There's a treasure chest in town where you can drop objects to be picked up by your other profiles, which is neat. I haven't used it yet, but if my Vanquisher finds a rare sword that she can't get much use from, I could easily transfer that to a Destroyer character. Also in town are your standard merchants, and people who offer to enchant your weapons. There's a familiar mechanic about powering weapons with gems, and they can be retrieved later at the expense of the weapon.

My favorite mechanic in Torchlight is that your pet has can carry as many items as you can. The best part of this is that you can give your pet items you don't need and send it back to town to sell them and bring you back the profits. While this means that your animal friend is gone from your party for a short time (19 secs in the first few levels, at least), this means that you can free up your inventory and keep making gold without having to leave the dungeon! And as somebody who normally plays lighter characters who can't hold as much, this is something I really appreciate.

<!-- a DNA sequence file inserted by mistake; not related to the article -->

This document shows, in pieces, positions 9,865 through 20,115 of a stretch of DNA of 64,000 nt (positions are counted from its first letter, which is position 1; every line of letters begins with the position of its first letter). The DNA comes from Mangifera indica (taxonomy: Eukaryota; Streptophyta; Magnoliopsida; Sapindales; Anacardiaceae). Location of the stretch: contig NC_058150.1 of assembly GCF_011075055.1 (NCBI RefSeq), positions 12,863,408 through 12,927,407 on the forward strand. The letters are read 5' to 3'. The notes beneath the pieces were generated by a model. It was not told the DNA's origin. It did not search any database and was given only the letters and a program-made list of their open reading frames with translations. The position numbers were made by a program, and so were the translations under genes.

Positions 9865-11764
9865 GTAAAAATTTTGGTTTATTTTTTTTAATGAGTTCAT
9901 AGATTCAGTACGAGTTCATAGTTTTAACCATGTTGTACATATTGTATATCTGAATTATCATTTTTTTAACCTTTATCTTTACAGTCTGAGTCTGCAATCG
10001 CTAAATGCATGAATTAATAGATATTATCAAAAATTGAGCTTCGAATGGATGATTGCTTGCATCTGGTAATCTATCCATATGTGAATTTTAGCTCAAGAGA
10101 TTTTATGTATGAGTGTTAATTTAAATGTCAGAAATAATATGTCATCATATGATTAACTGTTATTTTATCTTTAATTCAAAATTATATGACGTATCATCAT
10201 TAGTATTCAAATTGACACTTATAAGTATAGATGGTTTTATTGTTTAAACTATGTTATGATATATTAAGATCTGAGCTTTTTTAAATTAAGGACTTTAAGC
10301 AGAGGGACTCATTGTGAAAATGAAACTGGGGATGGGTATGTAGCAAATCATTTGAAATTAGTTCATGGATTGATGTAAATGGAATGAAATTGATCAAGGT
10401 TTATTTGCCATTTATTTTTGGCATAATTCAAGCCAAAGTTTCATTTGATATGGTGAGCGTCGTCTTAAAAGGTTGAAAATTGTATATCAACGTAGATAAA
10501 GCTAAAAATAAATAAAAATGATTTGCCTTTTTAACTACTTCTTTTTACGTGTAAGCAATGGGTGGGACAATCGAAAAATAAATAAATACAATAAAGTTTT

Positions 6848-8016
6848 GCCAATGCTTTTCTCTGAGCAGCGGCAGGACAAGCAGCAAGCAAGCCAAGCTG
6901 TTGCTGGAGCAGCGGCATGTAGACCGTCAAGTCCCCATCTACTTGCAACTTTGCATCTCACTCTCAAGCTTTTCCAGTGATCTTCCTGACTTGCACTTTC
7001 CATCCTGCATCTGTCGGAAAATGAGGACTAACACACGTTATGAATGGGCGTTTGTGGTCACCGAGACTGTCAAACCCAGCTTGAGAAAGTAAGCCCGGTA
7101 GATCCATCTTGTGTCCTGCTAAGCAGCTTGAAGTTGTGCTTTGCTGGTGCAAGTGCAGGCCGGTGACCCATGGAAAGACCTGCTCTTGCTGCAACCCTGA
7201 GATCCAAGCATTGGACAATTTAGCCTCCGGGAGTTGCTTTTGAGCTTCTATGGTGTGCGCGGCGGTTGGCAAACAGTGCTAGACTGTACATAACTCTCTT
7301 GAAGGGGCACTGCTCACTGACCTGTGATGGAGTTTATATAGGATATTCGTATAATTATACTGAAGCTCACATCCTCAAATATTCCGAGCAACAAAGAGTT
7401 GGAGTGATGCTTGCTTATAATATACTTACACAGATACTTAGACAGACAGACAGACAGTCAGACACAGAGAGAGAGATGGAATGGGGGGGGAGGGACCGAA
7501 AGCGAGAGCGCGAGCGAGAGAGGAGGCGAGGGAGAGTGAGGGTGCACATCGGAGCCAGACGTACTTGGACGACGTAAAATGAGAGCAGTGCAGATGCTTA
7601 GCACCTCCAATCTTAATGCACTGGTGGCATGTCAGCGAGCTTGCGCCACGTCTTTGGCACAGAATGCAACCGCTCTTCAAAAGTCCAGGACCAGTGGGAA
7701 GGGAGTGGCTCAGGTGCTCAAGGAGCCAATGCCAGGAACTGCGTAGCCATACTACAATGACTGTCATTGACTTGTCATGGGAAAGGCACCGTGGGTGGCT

While Torchlight doesn't have much going for it as far as innovation within the genre, it has still proven to be a fun game that implements its genre well. The difficulties should be better scaled - at this rate I could be playing with Hardcore mode on (death is permanent). I am enjoying hacking my way through the dungeons, racking up gold and fame, while taking the occasional fishing break to feed Trouble, my trusty cat companion.

Only one more day of sales left - we'll have to see if any more catch my eye and loosen my purse strings. Until then, I'll be dungeon-crawling!